Regardless of the milk, it all starts the same way. Leftover whey is poured into a metal container and heated – over a fire in the old-world method – to a boil. Whey is still packed with keratin proteins (but absent of the usual casein in regular cheese; thus, people with casein intolerance can eat ricotta), and these solids float to the top, clumping together in a mush that can be skimmed off. Sometimes cheesemakers will add a splash or two of uncurdled milk to enrich the ricotta, but the practice varies from farm to farm. The cheesy mass is then scooped up and poured into little baskets, which drains the cheese of excess water and solidifies it further. Within a couple of minutes (yes, just like that), you have ricotta ready to go, and it’s shipped out, unsalted, to stores within a few hours. The remaining water, still packed with other nutrients, is often added to livestock feed to promote the animals’ health. It’s a win-win situation for animals, farmers, and consumers.
Sometimes rogue cheesemakers will stray from the path of fresh ricotta, and thus Italians have seen the rise of two alternate varieties: ricotta salata and ricotta affumicata. Salata, meaning salted, is the exact opposite of what fresh ricotta makers don’t do (but it’s still a rather tasty departure) – they lightly salt the cheese and then age it for about sixty to ninety days. Traditional ricotta is meant to have a sweet, milky, fresh flavor with a soft, creamy consistency. This variety, however, is a crumbly solid, and while it still retains the milky flavors, sweetness is replaced with a lactic saltiness, making it more of a pairing cheese rather than a cheesy ingredient. In the same vein, affumicata (smoked) is lightly salted and aged, although the smoke is what takes away the majority of the cheese’s sweetness. In Calabria, cheesemakers produce Ricotta Affumicata di Mammola, a regional product eaten at feasts to celebrate fertility. Before smoking, the cheese is fashioned into a certain male-oriented accoutrement, and is then sliced and shaved onto various dishes. I’m sure the men of the village don’t prepare those meals.
Tucking away those unsavory serving methods, ricotta – smoked, aged, or fresh – is as versatile as it is delicious. Like most other Italian cheeses, it’s the perfect ingredient to use in pasta dishes and provides filling for most ravioli, tortellini, and lasagna. It’s also a prime pizza topping and, next to mascarpone (a wealthy person’s cheese by cultural comparison), makes a superb filling for fresh burrata or cannoli. My mamma also uses it in her cheesecake, although if I told you the recipe, I’d have to kill you. What I can give you, however, is a great equivalent – a traditional New York cheesecake with an Italian spin. Also try this holiday tradition, Zeppole di San Giuseppe, a doughy, sweet ricotta-filled fritter served on the feast of Saint Joseph. And, of course, nothing beats a spoonful of fresh ricotta when you’re craving some, as I often do when I’m away from home for too long.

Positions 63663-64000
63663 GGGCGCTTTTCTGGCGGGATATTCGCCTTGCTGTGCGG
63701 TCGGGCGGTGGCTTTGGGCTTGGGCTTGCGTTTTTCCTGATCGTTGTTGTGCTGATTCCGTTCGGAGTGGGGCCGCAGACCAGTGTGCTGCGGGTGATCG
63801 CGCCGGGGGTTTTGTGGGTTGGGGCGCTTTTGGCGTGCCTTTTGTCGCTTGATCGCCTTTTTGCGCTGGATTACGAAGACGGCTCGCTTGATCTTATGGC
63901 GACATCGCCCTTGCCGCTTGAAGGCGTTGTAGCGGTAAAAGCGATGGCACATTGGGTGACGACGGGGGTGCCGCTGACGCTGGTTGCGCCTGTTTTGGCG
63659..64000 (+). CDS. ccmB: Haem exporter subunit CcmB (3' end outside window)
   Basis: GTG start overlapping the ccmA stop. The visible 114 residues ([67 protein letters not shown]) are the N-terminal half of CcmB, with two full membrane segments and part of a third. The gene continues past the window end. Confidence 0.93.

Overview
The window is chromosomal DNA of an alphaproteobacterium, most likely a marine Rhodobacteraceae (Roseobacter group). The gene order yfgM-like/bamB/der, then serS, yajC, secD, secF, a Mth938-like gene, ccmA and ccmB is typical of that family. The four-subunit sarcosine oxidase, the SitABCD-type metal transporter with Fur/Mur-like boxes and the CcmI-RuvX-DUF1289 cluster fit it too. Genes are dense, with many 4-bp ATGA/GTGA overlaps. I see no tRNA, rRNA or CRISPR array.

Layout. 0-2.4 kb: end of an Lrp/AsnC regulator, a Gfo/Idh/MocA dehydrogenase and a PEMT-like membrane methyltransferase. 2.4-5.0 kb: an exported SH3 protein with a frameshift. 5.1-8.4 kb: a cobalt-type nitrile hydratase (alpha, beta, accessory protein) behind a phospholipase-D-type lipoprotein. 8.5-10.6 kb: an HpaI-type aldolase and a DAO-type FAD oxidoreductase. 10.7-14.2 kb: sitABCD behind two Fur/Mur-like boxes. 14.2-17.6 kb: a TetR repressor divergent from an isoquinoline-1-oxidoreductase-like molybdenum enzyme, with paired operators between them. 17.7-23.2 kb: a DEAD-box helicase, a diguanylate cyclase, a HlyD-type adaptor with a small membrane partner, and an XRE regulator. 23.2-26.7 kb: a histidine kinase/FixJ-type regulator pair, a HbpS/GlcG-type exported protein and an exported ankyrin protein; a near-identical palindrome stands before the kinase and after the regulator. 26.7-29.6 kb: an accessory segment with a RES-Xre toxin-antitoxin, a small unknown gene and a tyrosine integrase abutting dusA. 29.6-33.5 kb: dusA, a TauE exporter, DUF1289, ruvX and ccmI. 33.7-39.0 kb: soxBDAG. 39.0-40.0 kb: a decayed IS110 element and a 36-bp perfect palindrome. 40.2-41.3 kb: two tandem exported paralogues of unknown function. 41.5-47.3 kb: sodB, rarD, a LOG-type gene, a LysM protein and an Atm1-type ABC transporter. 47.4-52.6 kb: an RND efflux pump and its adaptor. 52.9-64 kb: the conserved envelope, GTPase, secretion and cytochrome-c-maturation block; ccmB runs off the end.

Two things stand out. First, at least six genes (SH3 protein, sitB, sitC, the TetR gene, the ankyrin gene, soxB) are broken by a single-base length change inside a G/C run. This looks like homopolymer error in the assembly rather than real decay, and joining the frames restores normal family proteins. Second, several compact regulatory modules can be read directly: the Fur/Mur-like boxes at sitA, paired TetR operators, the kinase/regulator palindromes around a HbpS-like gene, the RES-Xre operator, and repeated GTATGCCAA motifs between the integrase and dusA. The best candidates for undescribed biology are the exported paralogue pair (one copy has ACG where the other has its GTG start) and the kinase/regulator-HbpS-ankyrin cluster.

Since it’s fresh, ricotta encounters the same importing problems as mascarpone. Thus, most imported types are either salata or affumicata, but you’ll be hard-pressed to find one outside of a major city. Here are a few American brands that can measure up, although if you’re ever in Italy, be sure to stop by a cheese shop and try some fresh!
- Old Chatham Sheepherding Co. – a ricotta made from the traditional sheep’s milk, giving it the same richness as you’d find in southern Italy
- Luizzi Angeloni Cheese – made with love by a proud Italian immigrant, this ricotta keeps its integrity through a cheesemaker who knows his stuff
- Narragansett Creamery – Rhode Island’s only cheesemaker keeps everything local and makes their ricotta in small batches only
- BelGioioso – if you want something available in any supermarket, this producer is your best option, making batches upon batches with fresh Wisconsin cow’s milk
Thank you for following me this summer on my adventure through the world of Italian cheese. Though we’ve only met a few members of this enormous family, I hope I’ve given you a better sense of this mondo delizioso and the encouragement you need to keep exploring on your own. There’s a centuries-old saying that goes, Chi si volta, e chi si gira, sempre a casa va finire. No matter where you go or turn, you will always end up at home. For me, no matter what Italian cheese I sink my teeth into, I always think of Mamma’s cooking and the loud family gatherings, festival foods and giant holiday feasts. Next time you take a bite, try to imagine a place, and I promise you that no matter where it is, it’ll feel like home.
Grazie mille, e dalla mia famiglia al vostro, buona tavola!